“I came to LA 15 years ago – it was when I bought The Argyle, which eventually became Sunset Tower – and I was instantly in love with the city. And what’s not to love, right? In all the ways we all know – the weather’s perfect, the mountains and the ocean. But more than that, when I arrived LA was a burgeoning place. It was sort of shifting from being a one-horse town where everyone and everything was in or about movies or TV. There was a tech world that was starting to take off, and which has grown.
I’d say between about 2005 and 2010 was the infancy of that moment, when LA became not only a great place to live – it always had that magical thing – but also interesting. A place that interesting people found to be an interesting place to live. Tom Ford showed his autumn/winter collection here in February 2015, and that was one of the greatest experiences. He chose LA instead of London, so everyone from fashion came, and it was right around Oscars season so it was super star-studded too. It felt like a seminal moment – it felt, like, this is the new LA.
The art scene has evolved as well. There are fascinating artists – Alex Israel, for example – who live and work here. You have LACMA and the Hammer museum, which have become amazing institutions that put on really thoughtful exhibitions with world-class artists. Both of them have captains who steer the ships with such skill and careful attention – Michael Govan at LACMA and Ann Philbin at the Hammer; she’s super-cool – and it’s really felt in the experience. And there are good galleries. Gagosian and Matthew Marks and some of the other big ones are all here, but I really like Marc Selwyn Fine Art and Kohn Gallery. The artists they represent are wide-ranging, but the galleries themselves are local, and they feel it. Michael Kohn of Kohn Gallery is married to Caroline Styne, who is [award-winning] chef Suzanne Goin’s business partner. They’re part of the community.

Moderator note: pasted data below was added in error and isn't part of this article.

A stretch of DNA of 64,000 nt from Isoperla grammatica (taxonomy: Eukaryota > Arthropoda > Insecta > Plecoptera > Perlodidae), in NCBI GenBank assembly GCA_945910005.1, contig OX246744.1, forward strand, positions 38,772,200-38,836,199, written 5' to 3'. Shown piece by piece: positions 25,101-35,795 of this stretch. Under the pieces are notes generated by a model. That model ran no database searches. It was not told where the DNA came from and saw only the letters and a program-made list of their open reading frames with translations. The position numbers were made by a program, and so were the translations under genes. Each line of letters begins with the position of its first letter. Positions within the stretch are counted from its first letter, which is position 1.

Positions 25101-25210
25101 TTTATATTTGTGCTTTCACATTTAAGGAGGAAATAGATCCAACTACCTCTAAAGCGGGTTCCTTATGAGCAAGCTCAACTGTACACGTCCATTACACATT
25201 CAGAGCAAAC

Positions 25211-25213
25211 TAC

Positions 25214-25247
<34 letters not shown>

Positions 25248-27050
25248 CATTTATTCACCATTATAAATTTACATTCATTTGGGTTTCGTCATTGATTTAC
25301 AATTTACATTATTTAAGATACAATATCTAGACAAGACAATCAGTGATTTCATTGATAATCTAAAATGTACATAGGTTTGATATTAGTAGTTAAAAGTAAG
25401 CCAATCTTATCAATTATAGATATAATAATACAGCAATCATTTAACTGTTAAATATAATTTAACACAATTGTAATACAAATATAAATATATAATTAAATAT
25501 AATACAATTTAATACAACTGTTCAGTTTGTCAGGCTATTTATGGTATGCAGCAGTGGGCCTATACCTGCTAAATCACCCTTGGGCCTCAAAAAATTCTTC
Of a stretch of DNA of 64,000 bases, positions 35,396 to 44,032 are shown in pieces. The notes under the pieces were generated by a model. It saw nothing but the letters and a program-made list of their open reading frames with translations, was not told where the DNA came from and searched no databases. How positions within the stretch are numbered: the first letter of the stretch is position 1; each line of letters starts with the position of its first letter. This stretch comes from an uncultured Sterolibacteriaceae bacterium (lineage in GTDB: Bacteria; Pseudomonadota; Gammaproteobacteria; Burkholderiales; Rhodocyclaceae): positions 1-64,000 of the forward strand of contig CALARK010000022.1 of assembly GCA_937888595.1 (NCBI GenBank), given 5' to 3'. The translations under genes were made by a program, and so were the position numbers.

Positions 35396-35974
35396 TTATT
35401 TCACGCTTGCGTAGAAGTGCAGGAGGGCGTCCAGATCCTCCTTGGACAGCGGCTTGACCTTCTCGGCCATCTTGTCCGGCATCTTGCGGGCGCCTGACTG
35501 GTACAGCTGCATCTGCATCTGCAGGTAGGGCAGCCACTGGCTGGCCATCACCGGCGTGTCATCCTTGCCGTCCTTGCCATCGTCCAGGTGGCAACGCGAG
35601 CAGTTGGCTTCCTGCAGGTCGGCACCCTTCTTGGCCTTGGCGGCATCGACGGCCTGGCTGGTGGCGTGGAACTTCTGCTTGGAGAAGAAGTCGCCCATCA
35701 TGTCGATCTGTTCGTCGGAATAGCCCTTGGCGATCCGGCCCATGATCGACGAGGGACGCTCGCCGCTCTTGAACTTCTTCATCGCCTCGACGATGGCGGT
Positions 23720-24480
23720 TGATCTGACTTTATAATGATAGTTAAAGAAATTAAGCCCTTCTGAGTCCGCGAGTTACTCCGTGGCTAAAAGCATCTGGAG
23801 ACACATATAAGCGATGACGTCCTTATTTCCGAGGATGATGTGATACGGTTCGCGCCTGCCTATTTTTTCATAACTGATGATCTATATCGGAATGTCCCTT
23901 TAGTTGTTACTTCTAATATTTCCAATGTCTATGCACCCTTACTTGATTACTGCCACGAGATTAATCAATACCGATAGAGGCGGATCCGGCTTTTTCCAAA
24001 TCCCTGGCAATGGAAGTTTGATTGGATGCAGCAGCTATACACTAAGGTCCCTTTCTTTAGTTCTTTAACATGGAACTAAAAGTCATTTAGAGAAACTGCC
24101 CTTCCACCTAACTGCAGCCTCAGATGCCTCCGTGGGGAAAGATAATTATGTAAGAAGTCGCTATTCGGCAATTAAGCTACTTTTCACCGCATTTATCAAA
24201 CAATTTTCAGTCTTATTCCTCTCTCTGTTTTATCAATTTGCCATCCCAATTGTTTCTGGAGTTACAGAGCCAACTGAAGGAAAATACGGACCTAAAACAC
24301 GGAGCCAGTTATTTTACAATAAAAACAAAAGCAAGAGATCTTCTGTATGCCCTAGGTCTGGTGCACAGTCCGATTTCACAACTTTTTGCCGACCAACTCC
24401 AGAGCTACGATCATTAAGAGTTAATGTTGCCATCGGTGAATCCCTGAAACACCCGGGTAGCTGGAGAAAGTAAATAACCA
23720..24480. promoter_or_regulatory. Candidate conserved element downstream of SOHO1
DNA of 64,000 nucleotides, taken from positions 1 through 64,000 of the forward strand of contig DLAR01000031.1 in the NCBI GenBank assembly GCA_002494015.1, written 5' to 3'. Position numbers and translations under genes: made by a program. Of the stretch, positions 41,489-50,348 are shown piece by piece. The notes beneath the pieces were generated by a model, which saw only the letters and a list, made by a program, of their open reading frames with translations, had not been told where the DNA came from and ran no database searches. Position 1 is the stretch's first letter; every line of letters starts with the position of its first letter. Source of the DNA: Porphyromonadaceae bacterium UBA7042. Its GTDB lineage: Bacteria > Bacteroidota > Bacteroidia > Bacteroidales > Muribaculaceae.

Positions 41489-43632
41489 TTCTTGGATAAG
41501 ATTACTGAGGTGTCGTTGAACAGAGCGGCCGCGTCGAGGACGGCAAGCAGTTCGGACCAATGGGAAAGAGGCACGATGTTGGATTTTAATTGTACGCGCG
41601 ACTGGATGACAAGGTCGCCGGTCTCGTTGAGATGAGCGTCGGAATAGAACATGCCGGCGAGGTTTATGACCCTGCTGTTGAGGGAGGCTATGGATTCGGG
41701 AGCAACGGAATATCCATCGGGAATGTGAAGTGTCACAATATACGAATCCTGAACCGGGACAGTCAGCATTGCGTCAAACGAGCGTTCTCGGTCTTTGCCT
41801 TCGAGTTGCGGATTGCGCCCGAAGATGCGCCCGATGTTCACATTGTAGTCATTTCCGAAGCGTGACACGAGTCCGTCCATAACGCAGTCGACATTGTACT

LA, and specifically West Hollywood, where I opened my boutique hotel 850 SVB last year, has always been good for furniture and antiques. Most of it’s on La Cienega Boulevard. I love Mecox Gardens for stylish and more affordable things; it has its own collections and also some good vintage. Lee Stanton Antiques is pretty great, ranging from the 17th to 19th centuries, French and English. He also does his own designs. Richard Shapiro Studiolo has the most incredible stuff – a mix of antique and modern furniture, lighting and objects from all over. And everyone should go to Hollywood at Home, Peter Dunham’s store. He’s a textile designer – we bought a lot of stuff there for San Vicente Bungalows, my members’ club – but the store also sells furniture, lighting, accessories, art and prints. I love how wacky it is. He really understands high and low and how they work in the mix.
Around here it’s easy to eat well because there are a lot of great places right in the area. I love lunch on the patio at Zinqué café, ordering “Le Bowl” with chicken and sipping a glass of rosé. If you can find Croft Alley, on Melrose Place, go; it’s a tiny spot that’s very local. I’m not even sure whether there’s a street entrance – I think you have to walk through Alfred Coffee – which is also great – to get to it. It’s like five tables in this sweet courtyard. The chef is Vietnamese, so there’s that influence on super-fresh western food. They do an amazing turkey-lettuce wrap, so have that and then eat one of the double-fudge-chocolate and sea-salt cookies, which will just make you die, they’re so good.